Makinorsquos new horizontal machine achieves up to 310 cubic inches of metal removal per minute

The “Right Size” Solution for Small Aerospace Parts

Aug. 15, 2013
Better stability, structural solidity High-speed spindles Pallet changing configuration

Makino recently introduced a “right-sized” 5-axis horizontal machining center for complex aluminum aerospace parts. As North American aerospace manufacturing grows more complex and demanding, the new a61nx-5E offers a novel and appropriately sized design for small components that involve 3-D contours, without compromising the spindle performance or 5-axis capabilities of larger aerospace machines.

 “The a61nx-5E features the same robust design and proven reliability of our smaller nx-Series horizontal machining centers, but with the added speed and performance of our larger MAG-Series machines,” stated David Ward, Makino horizontal product line manager.

“This machine differentiates itself from other similar 5-axis horizontal platforms with an innovative pallet-change system, advanced twin-direct-drive rotary table design, and availability of a high-power 24,000-rpm spindle,” Ward continued. “The result is a highly productive, right-sized solution that can provide up to 310 cubic inches of metal removal per minute.”

The a61nx-5E provides enhanced rigidity through a three-point bed casting and tiered column structure. It has X-, Y- and Z-axis travels of 730 mm (28.7 inches), 730 mm and 680 mm (26.8 inches), respectively. Linear acceleration is 1G on the X- and Y-axes, and 0.8 in the Z-axis.

The direct-drive rotary tables on the new machine improve operators’ access to all sides of a part, especially when using shorter tools—yielding improved performance and accuracy.

A closed-loop thermal management extracts heat generated by the large direct-drive rotary table motors, ensuring system reliability and accuracy.

Also, the a61nx-5E use the same tool magazines as Makino’s nx-Series machines, with a ring-style ATC60 as standard. Optional matrix magazines with capacities of 133, 218 or 313 are available.

The a61nx-5E is supplied with a standard 14,000-rpm spindle with 240 Nm of duty-rated torque and 30 kW of duty-rated output. According to Makino, the configuration is ideal for premium job shops that need a 5-axis platform to machine a wide variety of materials. Other spindle configurations include an optional ,14,000-rpm high-torque version and a 20,000-rpm spindle for those manufacturers that need slightly more speed.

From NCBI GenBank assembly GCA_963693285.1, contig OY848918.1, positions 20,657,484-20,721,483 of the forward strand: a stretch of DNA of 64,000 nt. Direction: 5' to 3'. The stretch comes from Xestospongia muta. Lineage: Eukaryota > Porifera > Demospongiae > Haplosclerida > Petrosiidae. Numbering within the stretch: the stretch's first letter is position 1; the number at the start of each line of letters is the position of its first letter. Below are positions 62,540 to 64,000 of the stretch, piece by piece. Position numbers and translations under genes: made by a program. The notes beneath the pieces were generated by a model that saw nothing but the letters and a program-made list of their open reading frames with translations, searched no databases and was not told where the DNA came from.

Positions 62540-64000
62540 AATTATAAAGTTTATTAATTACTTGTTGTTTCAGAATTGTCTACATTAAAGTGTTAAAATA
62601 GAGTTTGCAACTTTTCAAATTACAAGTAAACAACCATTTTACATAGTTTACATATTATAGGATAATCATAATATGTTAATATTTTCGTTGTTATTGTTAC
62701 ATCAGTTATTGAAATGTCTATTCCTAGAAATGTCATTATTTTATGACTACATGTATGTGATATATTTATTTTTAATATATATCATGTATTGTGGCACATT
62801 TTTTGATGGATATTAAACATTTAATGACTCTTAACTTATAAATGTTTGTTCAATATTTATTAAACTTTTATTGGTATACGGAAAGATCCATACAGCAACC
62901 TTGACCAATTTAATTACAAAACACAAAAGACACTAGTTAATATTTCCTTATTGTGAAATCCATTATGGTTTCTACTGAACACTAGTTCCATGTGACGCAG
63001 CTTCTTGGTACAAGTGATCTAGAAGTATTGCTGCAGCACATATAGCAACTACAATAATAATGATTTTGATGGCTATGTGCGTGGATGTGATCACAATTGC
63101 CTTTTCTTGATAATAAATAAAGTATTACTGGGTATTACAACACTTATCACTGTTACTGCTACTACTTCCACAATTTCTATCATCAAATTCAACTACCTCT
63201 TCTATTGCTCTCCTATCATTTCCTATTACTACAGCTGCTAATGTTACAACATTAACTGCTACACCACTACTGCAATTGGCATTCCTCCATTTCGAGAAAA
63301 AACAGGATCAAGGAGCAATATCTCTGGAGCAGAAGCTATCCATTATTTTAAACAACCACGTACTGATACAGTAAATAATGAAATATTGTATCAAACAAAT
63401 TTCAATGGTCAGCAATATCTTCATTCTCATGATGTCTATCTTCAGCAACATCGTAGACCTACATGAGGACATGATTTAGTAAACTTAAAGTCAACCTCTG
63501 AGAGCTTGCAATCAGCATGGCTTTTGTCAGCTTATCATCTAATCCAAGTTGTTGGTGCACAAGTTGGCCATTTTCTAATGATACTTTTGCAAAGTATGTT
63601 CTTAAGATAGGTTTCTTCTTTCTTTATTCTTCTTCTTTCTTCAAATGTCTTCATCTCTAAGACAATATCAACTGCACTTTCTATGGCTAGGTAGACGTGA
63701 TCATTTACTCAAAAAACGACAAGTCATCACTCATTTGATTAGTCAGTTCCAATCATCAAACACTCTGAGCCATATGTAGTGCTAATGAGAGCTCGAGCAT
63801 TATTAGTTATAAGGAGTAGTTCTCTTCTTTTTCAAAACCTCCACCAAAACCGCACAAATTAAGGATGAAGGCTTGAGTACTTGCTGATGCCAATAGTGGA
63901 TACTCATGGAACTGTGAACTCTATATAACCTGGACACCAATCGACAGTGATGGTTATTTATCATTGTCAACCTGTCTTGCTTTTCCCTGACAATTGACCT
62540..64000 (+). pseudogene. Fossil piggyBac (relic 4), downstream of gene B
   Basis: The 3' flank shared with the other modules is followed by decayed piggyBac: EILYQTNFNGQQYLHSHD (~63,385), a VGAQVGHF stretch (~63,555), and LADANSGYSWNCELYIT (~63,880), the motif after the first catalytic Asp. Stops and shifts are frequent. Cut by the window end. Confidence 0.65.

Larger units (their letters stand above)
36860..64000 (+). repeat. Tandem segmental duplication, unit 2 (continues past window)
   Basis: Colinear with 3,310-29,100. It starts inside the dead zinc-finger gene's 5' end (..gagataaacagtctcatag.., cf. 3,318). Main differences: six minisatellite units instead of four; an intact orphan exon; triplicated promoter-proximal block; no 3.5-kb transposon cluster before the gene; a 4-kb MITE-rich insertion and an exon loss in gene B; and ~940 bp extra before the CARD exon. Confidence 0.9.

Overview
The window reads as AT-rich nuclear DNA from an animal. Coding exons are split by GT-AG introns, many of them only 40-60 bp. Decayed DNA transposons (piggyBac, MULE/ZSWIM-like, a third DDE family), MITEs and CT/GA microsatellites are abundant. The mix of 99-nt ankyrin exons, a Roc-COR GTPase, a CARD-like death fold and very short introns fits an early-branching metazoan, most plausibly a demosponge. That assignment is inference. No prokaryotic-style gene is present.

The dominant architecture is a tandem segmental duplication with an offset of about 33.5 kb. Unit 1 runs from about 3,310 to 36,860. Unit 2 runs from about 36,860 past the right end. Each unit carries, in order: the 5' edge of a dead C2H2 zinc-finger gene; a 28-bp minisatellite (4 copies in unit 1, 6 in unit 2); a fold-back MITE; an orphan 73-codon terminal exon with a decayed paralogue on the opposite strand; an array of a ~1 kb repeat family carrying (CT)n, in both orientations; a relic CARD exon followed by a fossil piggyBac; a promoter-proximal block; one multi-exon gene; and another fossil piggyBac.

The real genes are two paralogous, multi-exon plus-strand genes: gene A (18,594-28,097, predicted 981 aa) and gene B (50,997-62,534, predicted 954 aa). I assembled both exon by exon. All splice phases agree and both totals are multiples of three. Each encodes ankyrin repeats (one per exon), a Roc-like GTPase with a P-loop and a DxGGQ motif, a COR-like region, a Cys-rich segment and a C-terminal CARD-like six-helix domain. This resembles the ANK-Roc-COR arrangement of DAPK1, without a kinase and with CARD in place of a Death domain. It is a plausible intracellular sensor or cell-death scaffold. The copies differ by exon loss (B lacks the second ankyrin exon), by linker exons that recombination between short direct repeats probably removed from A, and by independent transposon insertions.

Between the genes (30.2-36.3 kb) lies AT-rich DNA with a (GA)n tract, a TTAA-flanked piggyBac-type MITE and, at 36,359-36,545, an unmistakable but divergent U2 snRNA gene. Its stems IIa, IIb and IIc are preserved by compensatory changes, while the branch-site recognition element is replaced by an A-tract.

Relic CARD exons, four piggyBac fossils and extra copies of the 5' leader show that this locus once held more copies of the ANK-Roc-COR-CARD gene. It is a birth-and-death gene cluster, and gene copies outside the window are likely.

For high-performance operations handling high-volume aluminum machining, the a61nx-5E has the option for the new 24,000-rpm high-performance core-cooled spindle. This spindle provides up to 80 kW of duty-rated (60 kW continuous) output, delivering four to five times more metal removal per minute than typical high-speed spindles, the machine builder explained, and offering superior finishing feed rates. This high-speed spindle brings the aluminum roughing and finishing capabilities that are typically associated with Makino’s much larger machines into a smaller platform, enabling cycle-time reductions of 45% to 50% in complex parts (when compared to a typical 20,000-rpm high-speed spindle).

The a61nx-5E’s innovative pallet changer eliminates material-handling challenges by enabling operator-friendly part loading and unloading via a 45-degree pivot point that transfers pallets from a vertical to horizontal orientation. The loading height is an ergonomically friendly 32 inches off of the floor, improving safety at the loading station. Workpiece limitations are a generous 600 mm (23.62 inches) by 385 mm (15.15 inches), accommodating easy crane clearance through the doors. For customers wishing to add automation to their 5-axis machining, this unique pallet-change system is fully compatible with the Makino MMC-R robotic fixture plate distribution system.

About the Author

Robert Brooks | Content Director

Robert Brooks has been a business-to-business reporter, writer, editor, and columnist for more than 20 years, specializing in the primary metal and basic manufacturing industries. His work has covered a wide range of topics, including process technology, resource development, material selection, product design, workforce development, and industrial market strategies, among others. Currently, he specializes in subjects related to metal component and product design, development, and manufacturing — including castings, forgings, machined parts, and fabrications.

Brooks is a graduate of Kenyon College (B.A. English, Political Science) and Emory University (M.A. English.)

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